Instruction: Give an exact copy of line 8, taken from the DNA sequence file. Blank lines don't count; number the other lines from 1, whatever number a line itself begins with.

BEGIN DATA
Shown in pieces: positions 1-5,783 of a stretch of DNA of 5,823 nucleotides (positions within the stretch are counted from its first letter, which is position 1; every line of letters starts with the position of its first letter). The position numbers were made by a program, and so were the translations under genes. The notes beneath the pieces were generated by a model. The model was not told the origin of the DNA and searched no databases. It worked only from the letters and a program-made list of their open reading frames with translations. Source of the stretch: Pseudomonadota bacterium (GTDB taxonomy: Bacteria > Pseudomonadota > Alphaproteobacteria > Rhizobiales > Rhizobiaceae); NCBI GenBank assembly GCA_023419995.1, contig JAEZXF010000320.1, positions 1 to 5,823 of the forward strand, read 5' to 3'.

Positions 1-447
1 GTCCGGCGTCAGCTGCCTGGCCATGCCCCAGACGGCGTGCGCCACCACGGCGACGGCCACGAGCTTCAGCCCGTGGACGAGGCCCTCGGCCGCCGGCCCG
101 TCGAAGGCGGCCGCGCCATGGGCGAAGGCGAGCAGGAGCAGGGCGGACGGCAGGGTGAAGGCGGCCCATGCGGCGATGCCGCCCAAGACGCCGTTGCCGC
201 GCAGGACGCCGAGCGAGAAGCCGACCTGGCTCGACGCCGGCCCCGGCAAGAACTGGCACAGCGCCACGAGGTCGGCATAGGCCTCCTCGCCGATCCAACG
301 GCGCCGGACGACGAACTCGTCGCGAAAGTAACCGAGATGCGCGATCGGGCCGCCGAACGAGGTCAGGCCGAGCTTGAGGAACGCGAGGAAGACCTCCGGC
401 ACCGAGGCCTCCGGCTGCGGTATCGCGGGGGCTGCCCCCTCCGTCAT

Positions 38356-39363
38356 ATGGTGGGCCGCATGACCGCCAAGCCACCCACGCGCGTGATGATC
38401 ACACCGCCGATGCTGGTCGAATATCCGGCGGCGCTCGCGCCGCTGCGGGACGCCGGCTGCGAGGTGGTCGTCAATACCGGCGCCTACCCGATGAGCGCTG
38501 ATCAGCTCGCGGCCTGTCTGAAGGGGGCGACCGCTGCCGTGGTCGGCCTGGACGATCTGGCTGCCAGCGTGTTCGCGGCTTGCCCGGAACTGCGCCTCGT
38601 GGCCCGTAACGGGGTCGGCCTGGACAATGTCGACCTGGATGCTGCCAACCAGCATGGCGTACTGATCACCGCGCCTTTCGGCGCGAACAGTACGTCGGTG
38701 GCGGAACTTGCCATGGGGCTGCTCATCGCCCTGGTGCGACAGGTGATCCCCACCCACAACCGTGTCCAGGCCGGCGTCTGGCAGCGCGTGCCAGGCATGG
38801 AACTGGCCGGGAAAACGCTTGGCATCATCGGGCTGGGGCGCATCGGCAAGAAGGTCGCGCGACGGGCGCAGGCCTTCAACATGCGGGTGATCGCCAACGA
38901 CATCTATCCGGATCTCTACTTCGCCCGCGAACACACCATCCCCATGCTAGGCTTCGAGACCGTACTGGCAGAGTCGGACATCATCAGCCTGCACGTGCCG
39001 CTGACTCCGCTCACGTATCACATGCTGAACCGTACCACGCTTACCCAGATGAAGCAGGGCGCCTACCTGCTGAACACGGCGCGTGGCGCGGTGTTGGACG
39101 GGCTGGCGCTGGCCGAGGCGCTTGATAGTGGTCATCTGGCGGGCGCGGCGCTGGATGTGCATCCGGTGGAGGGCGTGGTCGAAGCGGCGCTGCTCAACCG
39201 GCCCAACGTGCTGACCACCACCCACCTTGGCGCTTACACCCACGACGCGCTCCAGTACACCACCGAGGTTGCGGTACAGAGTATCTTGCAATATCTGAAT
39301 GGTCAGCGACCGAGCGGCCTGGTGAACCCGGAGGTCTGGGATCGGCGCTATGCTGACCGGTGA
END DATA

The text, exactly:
Positions 38356-39363